Part of my job these days is to sit on interviews, and consult on making hiring decisions based on what the companies need. The sad thing is even with our economy not being so great, people still decide to come into interviews unprepared. As a result, I will be doing a series of posts on how to get hired by someone like me, because, lets face it, I’m the only reference I have.
Preparation goes a long when it comes to impressing a potential employer. However, we aren’t talking about scripting out every possible way your interview could go and having a note card ready with a response for each. Instead, focus on knowing what skills you have so that you can be confident talking about what you can bring to the table.
Parts of a Resume
Crafting a thorough and accurate resume is one of the most important steps you can take to ensure that you land an interview. At the very least, your resume should include the following sections:
- Cover letter. Remember, this is not the time to attempt humor – be brief and concise about your achievements and what you can bring to the position. Many employers will scan through a stack of cover letters to determine which resumes they will further consider.
- Contact information. This should be placed in the header of your resume; sometimes, it is also included in the footer, as well. Make sure you use accurate contact details, like your name, phone number and email address, so that a potential employer can easily reach you.
- Objective. This is where you concisely state what you employment goal is. For example, if you want to go into the construction field, you could write, “Skilled welder and laborer seeking full time employment.”. While some believe that this section is deemed unnecessary, some fields still require it.
- Skills. These are typically listed best in a bulleted format. Make sure you tailor your list of skills to the job you are applying for.
- School history. Include pertinent high school experience, as well as time spent attending college and, if applicable, trade school.
- Work history. When listing out your last three employers, don’t forget to include a summary of your work duties and contact details for your supervisor.
- Professional references. Ideally, your references should include professional and school contacts; not family members. However, if you don’t have any one else to list, then a relative that can vouch for your professional capacity is acceptable.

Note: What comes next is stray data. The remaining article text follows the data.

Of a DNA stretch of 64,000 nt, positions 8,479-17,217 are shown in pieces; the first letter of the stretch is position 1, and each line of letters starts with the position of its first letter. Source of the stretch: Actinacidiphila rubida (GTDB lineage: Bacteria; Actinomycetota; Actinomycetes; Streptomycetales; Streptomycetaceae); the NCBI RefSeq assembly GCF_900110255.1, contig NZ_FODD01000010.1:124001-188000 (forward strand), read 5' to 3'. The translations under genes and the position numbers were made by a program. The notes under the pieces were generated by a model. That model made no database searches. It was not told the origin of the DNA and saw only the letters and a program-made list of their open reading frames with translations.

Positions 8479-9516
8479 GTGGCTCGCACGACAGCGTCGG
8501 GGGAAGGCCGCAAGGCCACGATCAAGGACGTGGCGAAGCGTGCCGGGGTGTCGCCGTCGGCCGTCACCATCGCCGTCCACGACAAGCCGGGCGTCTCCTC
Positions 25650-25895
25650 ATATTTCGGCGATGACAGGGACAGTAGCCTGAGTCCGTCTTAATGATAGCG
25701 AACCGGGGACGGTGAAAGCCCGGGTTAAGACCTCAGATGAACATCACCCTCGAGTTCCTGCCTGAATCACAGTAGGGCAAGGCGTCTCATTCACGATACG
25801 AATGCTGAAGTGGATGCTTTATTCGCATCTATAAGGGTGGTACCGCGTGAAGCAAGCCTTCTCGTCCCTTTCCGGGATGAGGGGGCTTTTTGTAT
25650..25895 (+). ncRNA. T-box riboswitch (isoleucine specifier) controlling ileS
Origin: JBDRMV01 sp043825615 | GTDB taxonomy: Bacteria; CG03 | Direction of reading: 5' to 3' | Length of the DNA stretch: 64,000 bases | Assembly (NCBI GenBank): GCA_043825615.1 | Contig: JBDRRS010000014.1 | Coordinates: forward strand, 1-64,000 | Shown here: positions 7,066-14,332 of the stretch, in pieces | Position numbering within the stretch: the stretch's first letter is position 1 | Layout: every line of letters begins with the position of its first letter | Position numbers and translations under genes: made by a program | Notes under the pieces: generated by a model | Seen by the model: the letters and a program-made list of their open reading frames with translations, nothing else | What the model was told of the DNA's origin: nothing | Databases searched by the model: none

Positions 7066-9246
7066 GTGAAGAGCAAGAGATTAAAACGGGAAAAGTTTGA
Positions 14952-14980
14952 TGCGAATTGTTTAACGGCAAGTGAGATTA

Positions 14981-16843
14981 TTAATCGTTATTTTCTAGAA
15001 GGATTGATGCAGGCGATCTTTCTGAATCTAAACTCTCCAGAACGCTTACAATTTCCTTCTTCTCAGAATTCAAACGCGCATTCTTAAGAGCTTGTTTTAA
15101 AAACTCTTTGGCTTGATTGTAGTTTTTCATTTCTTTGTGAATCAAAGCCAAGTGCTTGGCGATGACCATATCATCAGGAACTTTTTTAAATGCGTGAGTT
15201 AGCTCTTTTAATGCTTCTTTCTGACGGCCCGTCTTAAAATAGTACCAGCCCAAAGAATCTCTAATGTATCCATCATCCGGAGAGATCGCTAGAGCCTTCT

Successful Resume Brainstorming
It’s important to accurately explain why you’re the person for the job. Writing an awesome resume that will land your dream job is not the time to be shy about your achievements. That being said, it’s also important to ensure you aren’t boasting about skills and traits that you do not have. Although they may look good on paper, it will become painfully obvious that you lack them during your first day on the job.
If you’re having difficulty writing objectively about your skills and accomplishments, try using some of the following tips:
- Ask a friend to list your prior achievements and special skills.
- Take five minutes to brainstorm. Write down everything that comes to mind, even if it seems like a silly skill or accomplishment.
- Ask a former teacher or coach for help.
Final Thoughts on Preparing for a Great Resume and Interview
If you are applying to multiple jobs in different fields, then it never hurts to draw up a custom resume for each field. This looks more professional because you can list all of the pertinent skills that are useful for that trade. It’s also important to remember that above all, you should be yourself at your interview – employers aren’t looking to hire robots, and you don’t have to memorize what you’re going to say word-for-word. Instead, let your personality and unique skills do the talking.